How to Choose the ‘Fitfluencers’ to Follow, and the Ones to Avoid (The New York Times)
Posted: May 09, 2023 in In the News
This article originally appeared in The New York Times on May 11, 2023.
How to Choose the ‘Fitfluencers’ to Follow, and the Ones to Avoid
By Danielle Friedman
According to some estimates, Instagram is home to around 50,000 fitness influencers, most claiming to have the secrets to a healthy lifestyle. While some share science-backed helpful tips, others promote fitness advice that’s misguided at best and dangerous at worst.
In a new study, researchers found that nearly two-thirds of the 100 most popular “fitfluencers” — a term that can describe any influencer who posts content related to fitness — lacked sound advice or posted messages that could negatively affect people’s mental and physical health by, say, promoting exercise as a tool to become skinnier.
“Much of what could be called ‘fitfluencer’ content is really just ‘thin-spiration’ in disguise,” said Renee Engeln, a professor of psychology at Northwestern University who studies how media influences body image and was not involved in the research.
Several previous studies have shown that exposure to images that encourage a specific physique is correlated with a dip in body satisfaction, mood and self-perceived sexual attractiveness. It has also been linked to disordered eating.
Being able to distinguish between health-promoting accounts and potentially harmful ones can be challenging, even for researchers, Dr. Engeln said.
“An influencer might post a useful tutorial on how to safely do squats,” she wrote in an email, “but then follow it up with content promoting ineffective (or even dangerous) weight loss supplements.”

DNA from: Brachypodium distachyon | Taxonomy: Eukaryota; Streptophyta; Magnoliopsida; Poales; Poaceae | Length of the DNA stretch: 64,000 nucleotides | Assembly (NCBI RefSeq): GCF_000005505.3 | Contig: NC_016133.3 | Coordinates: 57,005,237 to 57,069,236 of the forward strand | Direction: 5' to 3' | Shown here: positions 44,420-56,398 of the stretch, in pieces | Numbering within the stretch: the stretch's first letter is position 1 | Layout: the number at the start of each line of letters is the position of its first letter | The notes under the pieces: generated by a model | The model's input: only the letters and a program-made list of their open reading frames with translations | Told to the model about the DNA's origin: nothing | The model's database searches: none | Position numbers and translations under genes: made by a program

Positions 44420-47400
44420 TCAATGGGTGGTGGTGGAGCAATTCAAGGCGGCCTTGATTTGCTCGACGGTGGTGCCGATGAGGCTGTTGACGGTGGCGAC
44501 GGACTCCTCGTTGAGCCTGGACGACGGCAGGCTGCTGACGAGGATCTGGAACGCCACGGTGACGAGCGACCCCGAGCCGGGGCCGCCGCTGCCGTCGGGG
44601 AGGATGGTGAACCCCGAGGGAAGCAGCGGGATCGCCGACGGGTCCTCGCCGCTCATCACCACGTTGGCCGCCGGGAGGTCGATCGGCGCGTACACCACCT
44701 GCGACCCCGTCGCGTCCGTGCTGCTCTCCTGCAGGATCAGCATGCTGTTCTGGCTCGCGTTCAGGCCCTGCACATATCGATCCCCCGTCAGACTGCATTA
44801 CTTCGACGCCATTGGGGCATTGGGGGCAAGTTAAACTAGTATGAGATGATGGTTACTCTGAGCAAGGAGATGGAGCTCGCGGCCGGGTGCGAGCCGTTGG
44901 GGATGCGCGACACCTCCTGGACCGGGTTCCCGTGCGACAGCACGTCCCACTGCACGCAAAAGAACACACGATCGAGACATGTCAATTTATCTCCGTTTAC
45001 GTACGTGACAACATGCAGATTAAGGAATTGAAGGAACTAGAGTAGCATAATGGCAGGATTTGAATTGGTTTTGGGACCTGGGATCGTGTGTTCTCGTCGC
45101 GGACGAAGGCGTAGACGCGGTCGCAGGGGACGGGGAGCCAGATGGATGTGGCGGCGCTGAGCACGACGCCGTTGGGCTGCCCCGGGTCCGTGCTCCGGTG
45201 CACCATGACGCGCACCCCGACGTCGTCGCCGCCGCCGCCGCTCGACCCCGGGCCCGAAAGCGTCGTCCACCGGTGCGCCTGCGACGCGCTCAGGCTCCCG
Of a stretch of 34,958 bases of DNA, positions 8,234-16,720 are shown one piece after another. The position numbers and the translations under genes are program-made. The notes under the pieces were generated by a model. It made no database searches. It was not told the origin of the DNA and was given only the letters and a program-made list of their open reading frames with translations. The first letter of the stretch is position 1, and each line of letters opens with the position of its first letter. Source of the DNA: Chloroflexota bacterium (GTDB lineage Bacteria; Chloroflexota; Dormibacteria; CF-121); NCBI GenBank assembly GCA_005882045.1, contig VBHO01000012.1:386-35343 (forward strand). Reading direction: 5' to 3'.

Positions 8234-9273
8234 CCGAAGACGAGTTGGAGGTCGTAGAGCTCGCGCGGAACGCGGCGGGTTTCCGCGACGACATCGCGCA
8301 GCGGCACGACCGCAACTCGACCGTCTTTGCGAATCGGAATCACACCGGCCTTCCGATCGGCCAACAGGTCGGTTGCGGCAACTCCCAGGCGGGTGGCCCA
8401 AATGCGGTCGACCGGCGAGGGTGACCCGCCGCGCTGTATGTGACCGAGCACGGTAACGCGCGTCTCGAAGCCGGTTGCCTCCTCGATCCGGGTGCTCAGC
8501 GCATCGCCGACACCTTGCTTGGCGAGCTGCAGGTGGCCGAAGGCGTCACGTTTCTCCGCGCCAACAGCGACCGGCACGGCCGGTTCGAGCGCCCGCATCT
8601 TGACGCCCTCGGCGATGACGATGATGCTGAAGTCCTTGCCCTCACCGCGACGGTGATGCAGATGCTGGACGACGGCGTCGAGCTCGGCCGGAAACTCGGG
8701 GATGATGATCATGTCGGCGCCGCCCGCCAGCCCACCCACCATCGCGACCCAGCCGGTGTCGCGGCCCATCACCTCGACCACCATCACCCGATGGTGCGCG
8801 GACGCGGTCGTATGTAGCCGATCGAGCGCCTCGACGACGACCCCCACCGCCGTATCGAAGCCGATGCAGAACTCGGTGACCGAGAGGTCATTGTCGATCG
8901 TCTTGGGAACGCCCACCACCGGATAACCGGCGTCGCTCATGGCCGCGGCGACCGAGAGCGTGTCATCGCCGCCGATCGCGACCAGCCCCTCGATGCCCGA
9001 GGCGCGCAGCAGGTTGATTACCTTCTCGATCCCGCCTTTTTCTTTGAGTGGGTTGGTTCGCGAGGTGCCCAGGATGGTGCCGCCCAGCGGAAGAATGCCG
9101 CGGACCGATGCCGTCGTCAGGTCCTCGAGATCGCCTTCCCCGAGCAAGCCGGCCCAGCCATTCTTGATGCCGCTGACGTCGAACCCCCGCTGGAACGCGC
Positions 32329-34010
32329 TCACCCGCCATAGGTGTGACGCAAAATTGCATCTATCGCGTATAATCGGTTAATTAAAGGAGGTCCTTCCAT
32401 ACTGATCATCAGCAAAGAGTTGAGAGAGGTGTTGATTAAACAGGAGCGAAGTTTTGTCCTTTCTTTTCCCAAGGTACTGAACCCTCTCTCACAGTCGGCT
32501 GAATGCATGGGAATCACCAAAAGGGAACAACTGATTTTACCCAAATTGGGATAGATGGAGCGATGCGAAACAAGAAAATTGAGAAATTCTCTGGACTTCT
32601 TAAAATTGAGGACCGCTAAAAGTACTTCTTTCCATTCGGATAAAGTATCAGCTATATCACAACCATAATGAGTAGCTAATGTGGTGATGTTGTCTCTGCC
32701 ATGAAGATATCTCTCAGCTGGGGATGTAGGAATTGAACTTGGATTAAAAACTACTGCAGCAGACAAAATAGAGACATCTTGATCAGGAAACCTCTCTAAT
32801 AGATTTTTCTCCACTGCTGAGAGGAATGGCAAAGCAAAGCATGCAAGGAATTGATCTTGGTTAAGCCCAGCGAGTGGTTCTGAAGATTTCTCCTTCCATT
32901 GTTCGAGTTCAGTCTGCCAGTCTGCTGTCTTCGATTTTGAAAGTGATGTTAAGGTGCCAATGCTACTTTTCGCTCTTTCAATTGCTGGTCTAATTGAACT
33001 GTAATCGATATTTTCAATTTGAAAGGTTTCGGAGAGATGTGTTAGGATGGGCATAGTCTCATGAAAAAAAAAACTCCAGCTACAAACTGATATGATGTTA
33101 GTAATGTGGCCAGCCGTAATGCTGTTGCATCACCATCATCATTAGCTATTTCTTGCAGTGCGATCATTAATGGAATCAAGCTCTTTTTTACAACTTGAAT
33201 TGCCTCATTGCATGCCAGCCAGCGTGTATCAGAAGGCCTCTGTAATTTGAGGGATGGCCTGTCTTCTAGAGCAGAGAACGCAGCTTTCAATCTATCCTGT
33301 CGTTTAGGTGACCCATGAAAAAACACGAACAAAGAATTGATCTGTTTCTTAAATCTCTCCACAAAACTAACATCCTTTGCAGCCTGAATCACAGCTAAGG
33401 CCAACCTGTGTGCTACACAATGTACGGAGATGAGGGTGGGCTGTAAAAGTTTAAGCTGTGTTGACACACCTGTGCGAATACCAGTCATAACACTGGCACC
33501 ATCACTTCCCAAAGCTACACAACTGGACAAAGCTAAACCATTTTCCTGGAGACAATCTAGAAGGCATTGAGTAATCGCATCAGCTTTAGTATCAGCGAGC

So how can you find credible accounts? What should you look for when deciding which fitfluencers to follow? Here are four rules of thumb from experts.
Seek out fitfluencers with official credentials.
You’re best off following professionals who have formally trained in the field you are interested in, said Cedric Bryant, the president and chief science officer of the American Council on Exercise.
“You can’t rely on the number of likes that a person has or number of followers as being an indicator of the quality of their advice,” he said.
Instead, look for references to their credentials and experience, whether it’s a master’s degree or a coaching certificate. Be wary of fitfluencers who offer advice outside their expertise, Dr. Bryant said, particularly regarding diet and nutrition.
“Even if a person has fitness credentials, if they don’t also have proper training in nutrition, I would tread carefully,” he said. “Make sure they’re staying in their lane.”
Read the full article here.
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